November Releases Heavy With Familiar Names
Pop fans will surely experience deja-vu, as new albums by the Beatles, the Rolling Stones, Bruce Springsteen, the Grateful Dead, Queen and Meatloaf hit stores in November, alongside fresh sets from contemporary acts like R. Kelly, Melissa Etheridge, Lucinda Williams and a semi-disguised U2.
Queen fans should be touched by “Made In Heaven” (Hollywood), with the at-death’s-door lead singer Freddie Mercury reflecting “My Life Has Been Saved,” “Let Me Live” and “Too Much Love Will Kill You.”
While the group on “Original Soundtracks 1” (Island) is identified as Passengers, the creators are Brian Eno, Bono and his buds from U2 (The Edge, Adam Clayton and Larry Mullen Jr.) More than half the tracks ring with Bono’s baleful vocals; the movie music’s aura is experimental and atmospheric. Personal fave - the Indian raga-flavored (huh?) “Elvis Ate America.”
The double disc “Dick’s Picks Vol 3” (Grateful Dead Records) captures a stellar Grateful Dead show from ‘77 with extended versions of “Dancin’ In the Streets,” “Eyes of the World” and “Morning Dew.”
Bonnie Raitt’s first-ever concert recording and 25-year career overview,”Road Tested” (Capitol) is a generous two-disc set featuring guest appearances by Jackson Browne, Bryan Adams, Kim Wilson, Ruth Brown and Charles Brown. The distinctively fragile yet resilient vocalist/songwriter Victoria Williams and Her Loose Band have created one of the most artful and appealing concert albums ever, “This Moment in Toronto” (Mammoth).
Also out this week: Madonna’s delayed “Something To Remember” (Maverick) ballad collection with two new songs, a Carly Simon boxed set “Looking Forward Looking Back” (Arista) and Yoko Ono making sense and sensual animal sounds on “Rising” (Capitol) backed by Sean Ono Lennon’s rocking band.
“Le Q’s Juke Joint” (Qwest) is Quincy Jones’ grandest jazz/funk/pop fusion production, featuring vocal appearances by Ray Charles, Phil Collins, Gloria Estefan, Babyface, Queen Latifah and spoken cameos by Whoopi Goldberg, Eddie Murphy, Marlon Brando, Jack Nicholson, Denzel Washington, among others.
The self-titled “Alice In Chains” is the group’s first new studio set since ‘92. Van Dyke Parks’ rare musical vision and Brian Wilson’s gossamer vocal arrangments fuse beautifully on “Orange Crate Art” (Warner Brothers), a celebration of California life circa 1890-1920.
Ace of Base takes “The Bridge” (Arista.) Al Green works out in a secular vein on “Your Heart’s In Good Hands” (MCA). The Sparrow label’s top Christian rock star Carman starts a “R.I.O.T. (Righteous Invasion of Truth).” Oleta Adams is “Movin’ On” (Mercury).
The Rolling Stones unplug on “Stripped” (Virgin), warming up hits like “I’m Free,” “Street Fighting Man,” “Wild Horses” and “Dead Flowers” plus an appropriate cover of Bob Dylan’s “Like A Rolling Stone.” (For more fun and games, put this “enhanced” disc in your multimedia computer to enjoy lyrics, interviews, an illustrated discography and video performance clips.)
Melissa Etheridge reveals “Your Little Secret” (Island) and Tracy Chapman celebrates a “New Beginning.” En Vogue’s Terry Ellis steps out on “Southern Gal” (EastWest). “R. Kelly” (Jive) shows a softer, romantic side to the man.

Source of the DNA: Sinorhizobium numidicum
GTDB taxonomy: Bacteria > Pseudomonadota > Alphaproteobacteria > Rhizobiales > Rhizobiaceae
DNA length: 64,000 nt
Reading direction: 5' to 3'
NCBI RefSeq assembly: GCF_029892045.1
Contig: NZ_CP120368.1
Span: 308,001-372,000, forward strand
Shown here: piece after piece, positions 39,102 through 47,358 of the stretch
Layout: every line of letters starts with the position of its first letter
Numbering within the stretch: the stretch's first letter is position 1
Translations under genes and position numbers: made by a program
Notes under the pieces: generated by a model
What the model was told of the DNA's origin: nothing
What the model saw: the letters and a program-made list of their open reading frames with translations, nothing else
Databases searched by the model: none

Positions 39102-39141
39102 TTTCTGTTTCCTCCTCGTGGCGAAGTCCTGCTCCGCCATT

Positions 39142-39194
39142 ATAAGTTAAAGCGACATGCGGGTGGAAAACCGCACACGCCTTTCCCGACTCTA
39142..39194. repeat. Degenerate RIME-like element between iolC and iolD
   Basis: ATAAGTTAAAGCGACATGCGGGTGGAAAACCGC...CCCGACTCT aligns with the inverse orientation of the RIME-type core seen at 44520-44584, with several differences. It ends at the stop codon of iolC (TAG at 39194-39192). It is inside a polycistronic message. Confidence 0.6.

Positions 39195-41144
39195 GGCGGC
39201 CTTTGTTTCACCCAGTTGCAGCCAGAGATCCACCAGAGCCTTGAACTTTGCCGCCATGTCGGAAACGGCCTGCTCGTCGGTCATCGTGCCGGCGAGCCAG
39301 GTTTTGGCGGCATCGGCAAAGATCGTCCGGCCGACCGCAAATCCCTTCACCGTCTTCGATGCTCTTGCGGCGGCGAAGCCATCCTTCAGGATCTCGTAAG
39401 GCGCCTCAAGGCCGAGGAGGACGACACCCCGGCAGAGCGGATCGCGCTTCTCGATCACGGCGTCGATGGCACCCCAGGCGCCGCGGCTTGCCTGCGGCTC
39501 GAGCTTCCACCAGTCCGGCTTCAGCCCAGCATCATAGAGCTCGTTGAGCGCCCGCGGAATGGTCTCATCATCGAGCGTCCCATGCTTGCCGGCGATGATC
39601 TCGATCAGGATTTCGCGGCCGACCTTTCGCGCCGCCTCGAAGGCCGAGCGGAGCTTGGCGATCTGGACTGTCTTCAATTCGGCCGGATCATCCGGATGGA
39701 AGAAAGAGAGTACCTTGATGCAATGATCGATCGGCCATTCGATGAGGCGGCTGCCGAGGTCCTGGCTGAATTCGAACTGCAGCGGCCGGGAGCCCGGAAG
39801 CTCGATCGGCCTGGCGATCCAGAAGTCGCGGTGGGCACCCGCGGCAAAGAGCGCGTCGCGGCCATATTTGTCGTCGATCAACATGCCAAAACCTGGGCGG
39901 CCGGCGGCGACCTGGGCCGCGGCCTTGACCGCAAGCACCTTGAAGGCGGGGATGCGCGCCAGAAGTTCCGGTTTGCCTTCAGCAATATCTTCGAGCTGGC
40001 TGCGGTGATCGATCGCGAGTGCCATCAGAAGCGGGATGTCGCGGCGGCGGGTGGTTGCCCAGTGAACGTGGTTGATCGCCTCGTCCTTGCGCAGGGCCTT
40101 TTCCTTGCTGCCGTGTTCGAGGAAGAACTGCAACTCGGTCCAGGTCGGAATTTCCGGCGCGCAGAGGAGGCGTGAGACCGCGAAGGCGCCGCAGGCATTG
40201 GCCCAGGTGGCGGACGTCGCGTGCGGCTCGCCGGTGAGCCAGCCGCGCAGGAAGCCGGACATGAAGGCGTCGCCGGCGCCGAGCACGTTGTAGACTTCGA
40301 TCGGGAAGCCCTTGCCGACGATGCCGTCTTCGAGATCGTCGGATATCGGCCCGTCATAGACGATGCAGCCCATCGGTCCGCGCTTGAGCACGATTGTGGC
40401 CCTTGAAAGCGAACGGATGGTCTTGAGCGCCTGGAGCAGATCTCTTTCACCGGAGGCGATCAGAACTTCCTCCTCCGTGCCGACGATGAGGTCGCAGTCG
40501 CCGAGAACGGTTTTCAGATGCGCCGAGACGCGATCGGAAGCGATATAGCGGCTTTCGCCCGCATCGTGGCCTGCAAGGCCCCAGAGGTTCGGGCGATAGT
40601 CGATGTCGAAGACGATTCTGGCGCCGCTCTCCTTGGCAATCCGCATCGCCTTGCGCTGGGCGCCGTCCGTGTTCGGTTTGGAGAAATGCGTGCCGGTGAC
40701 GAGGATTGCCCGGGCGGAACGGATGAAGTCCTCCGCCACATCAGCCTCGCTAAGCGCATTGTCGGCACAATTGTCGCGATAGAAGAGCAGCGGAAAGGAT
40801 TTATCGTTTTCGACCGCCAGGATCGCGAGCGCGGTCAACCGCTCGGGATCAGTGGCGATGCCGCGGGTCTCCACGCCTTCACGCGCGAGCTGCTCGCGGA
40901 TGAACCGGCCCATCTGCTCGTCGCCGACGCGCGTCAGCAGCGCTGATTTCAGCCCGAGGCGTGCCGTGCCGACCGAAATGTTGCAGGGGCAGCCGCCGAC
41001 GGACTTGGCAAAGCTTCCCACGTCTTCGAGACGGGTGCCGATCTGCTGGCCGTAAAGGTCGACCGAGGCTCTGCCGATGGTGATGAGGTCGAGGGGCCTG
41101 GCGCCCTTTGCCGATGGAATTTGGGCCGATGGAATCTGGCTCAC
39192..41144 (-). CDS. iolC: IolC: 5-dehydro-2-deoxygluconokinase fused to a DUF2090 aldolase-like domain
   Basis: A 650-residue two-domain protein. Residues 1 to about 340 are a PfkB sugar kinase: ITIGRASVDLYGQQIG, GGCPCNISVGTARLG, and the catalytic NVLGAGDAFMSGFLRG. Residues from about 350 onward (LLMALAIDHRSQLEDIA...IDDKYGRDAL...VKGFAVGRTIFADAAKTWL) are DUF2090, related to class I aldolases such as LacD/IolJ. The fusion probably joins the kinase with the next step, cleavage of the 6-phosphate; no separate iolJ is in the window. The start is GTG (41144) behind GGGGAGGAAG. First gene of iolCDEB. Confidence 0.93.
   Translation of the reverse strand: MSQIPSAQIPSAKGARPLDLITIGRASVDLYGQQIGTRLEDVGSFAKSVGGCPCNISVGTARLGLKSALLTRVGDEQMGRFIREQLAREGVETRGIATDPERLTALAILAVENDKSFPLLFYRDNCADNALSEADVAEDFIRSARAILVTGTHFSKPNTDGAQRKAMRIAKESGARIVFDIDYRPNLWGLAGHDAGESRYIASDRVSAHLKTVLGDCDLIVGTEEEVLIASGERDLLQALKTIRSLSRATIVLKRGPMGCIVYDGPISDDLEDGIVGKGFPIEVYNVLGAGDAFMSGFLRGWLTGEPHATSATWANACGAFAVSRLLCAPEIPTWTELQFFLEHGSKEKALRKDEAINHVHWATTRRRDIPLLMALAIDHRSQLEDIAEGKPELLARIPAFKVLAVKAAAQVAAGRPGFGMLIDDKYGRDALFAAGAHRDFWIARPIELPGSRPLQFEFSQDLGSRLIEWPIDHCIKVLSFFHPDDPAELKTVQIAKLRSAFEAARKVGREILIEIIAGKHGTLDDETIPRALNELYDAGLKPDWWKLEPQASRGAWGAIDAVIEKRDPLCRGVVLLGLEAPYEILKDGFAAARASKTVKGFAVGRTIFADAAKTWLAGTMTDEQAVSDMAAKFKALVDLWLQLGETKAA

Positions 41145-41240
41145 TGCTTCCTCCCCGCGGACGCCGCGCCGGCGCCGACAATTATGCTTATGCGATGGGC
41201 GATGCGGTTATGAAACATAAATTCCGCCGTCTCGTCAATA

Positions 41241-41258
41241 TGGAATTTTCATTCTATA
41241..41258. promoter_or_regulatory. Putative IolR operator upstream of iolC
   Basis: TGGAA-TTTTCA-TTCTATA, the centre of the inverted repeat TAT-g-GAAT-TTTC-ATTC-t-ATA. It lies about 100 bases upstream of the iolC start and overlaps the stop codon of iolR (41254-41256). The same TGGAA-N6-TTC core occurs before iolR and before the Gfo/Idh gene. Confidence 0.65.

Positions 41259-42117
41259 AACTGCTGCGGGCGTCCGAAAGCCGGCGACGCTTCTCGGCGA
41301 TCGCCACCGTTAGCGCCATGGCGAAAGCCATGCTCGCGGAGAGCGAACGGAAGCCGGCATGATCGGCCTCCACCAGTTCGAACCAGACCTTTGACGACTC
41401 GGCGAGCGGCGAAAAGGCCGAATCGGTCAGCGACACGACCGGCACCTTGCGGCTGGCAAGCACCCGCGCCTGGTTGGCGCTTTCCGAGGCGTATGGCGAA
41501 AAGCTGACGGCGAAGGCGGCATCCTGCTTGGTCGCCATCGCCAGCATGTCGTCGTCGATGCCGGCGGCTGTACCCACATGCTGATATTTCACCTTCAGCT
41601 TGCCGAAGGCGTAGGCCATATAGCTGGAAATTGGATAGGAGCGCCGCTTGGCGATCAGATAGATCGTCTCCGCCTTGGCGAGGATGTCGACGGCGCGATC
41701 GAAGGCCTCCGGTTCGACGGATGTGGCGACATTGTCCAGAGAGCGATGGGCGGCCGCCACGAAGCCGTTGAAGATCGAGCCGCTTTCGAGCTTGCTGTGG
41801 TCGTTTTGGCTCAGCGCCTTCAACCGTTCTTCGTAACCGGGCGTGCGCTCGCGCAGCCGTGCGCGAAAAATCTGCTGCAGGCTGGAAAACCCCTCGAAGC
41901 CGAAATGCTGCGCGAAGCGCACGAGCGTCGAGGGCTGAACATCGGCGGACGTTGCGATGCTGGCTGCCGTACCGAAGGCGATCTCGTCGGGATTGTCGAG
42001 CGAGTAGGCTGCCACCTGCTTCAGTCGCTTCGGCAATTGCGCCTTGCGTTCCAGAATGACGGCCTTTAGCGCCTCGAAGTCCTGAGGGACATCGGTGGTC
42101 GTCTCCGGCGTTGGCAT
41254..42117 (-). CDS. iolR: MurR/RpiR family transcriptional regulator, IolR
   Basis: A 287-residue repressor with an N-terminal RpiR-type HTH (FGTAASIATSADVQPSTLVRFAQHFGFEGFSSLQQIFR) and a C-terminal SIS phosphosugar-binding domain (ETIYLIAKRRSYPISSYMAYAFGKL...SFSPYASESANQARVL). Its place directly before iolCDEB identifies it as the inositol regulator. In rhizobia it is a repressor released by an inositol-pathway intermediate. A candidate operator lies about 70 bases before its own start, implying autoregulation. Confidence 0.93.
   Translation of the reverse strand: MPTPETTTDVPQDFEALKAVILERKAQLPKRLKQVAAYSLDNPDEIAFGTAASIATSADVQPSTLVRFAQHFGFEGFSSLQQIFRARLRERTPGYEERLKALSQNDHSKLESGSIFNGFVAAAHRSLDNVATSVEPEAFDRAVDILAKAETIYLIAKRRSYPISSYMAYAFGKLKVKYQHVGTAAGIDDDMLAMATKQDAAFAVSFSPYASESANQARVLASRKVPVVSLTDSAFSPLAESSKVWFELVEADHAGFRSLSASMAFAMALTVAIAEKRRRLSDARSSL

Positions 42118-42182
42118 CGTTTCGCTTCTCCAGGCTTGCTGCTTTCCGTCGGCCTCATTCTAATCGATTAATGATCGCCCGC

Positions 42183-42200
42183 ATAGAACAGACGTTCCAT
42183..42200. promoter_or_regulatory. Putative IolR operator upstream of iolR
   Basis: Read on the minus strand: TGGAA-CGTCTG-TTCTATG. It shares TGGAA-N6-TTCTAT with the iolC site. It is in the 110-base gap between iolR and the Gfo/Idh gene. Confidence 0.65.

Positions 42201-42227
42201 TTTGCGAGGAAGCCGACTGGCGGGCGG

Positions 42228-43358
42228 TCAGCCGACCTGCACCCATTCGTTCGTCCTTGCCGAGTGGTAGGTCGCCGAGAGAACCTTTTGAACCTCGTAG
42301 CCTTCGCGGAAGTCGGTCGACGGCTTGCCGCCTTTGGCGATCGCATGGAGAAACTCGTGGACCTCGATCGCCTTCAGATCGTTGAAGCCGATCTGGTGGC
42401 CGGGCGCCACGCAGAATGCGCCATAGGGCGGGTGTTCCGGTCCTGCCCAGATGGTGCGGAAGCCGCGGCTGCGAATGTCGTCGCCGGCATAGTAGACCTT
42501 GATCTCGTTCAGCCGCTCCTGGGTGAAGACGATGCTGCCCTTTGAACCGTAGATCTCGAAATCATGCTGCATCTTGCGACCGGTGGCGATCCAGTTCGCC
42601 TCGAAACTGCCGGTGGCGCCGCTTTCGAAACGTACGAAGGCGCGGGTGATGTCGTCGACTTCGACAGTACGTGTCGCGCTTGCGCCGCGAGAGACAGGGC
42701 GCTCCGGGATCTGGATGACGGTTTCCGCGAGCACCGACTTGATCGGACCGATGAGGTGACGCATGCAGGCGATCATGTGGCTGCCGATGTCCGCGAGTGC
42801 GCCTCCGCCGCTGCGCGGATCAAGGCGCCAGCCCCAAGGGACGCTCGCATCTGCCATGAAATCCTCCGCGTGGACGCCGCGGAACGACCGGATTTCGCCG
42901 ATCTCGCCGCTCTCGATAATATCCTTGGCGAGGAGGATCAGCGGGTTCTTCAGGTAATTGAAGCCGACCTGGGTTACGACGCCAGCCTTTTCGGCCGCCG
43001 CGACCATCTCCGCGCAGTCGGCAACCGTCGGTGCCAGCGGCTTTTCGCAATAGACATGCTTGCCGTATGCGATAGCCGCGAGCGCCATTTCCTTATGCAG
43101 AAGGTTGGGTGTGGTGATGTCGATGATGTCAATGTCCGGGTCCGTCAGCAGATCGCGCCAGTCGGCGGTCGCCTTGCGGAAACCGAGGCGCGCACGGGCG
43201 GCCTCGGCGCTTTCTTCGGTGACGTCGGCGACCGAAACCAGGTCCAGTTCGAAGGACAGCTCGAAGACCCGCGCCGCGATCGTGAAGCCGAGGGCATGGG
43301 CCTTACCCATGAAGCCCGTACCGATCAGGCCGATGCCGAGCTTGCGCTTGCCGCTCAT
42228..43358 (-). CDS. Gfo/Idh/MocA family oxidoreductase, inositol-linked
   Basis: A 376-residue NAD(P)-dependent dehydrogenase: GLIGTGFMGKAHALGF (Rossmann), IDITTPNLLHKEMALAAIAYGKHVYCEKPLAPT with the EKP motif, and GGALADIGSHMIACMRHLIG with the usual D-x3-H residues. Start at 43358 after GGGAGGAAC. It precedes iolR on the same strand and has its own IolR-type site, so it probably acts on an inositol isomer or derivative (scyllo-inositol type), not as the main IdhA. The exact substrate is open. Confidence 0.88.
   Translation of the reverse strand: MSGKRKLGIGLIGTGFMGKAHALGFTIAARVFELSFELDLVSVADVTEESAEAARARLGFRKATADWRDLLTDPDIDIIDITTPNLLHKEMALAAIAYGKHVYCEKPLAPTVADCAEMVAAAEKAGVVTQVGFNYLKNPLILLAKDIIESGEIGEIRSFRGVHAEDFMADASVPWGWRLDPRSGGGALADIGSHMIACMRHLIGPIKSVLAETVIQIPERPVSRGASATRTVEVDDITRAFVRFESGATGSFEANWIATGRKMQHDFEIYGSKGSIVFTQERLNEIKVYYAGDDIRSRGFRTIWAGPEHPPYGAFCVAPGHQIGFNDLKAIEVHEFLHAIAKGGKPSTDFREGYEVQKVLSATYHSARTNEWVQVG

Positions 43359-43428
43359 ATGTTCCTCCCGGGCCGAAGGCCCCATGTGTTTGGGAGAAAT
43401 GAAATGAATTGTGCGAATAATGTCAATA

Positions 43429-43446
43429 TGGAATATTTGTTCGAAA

Meatloaf belts the songs of Dianne Warren, Sammy Hagar, Tom Waits and his old pal Jim Steinman on “Welcome To the Neighborhood” (MCA.)
Capitol pays tribute to octagenarian Frank Sinatra with two sets. “Sinatra 80th: All The Best” slips in a new electronic duet (that never happened) between the master and Nat King Cole on “The Christmas Song,” while “Live In Concert” captures high points from late ‘80s and early ‘90s shows including a unique duet with Luciano Pavorotti on “My Way.”
“Revolutions of Time … The Journey 1975-1993” (Sony Legacy) tracks Willie Nelson’s 18-year career at Columbia Records in a three-disc set.
Coinciding with ABC’s airing of a six-hour, three-part, three-night Beatles special (starting Nov. 19) comes “The Beatles Anthology I” (Capitol/Apple), a 60-track, two-CD treasure trove of previously unreleased Fab Four material from 1958 to ‘64. The sole exception is John Lennon’s “Free As a Bird,” a newly unearthed recording completed earlier this year by Paul McCartney, George Harrison and Ringo Starr. You’ll find early material from their Quarry Men days, five tracks from their unsuccessful Decca audition, never-before-heard early McCartney and Harrison songs, alternative studio takes, plus TV and radio performances of some early hits and comedy bits. Two more volumes of the “Anthology” are planned for ‘96.
Country superstar Garth Brooks rides “Fresh Horses” while Asleep At The Wheel marks its 25th anniversary with “The Wheel Keeps On Rolling” (both Capitol.)
Bruce Springsteen returns with “The Ghost of Tom Joad” (Columbia), another solo acoustic set in the “Nebraska” vein. The title refers to the Tom Joad character in John Steinbeck’s “The Grapes of Wrath,” previously immortalized in song by Woody Guthrie. Springsteen is planning a theater tour to support the album.
L.L. Cool J drops the varied hip hop set “Mr. Smith” (Island), Kris Kross are “Young, Rich & Dangerous” (Ruffhouse/Columbia) and Lost Boyz are looking for “Legal Drug Money” (MCA). DC Talk rap for the Lord on “Jesus Freak” (ForeFront.)
“Rock and Roll Hall Of Fame” (Columbia) has highlights from the Sept. 2 concert in Cleveland. Don Henley’s “Actual Miles: Henley’s Greatest Hits” (Geffen) ups the ante with two new ones from the Eagle flyer.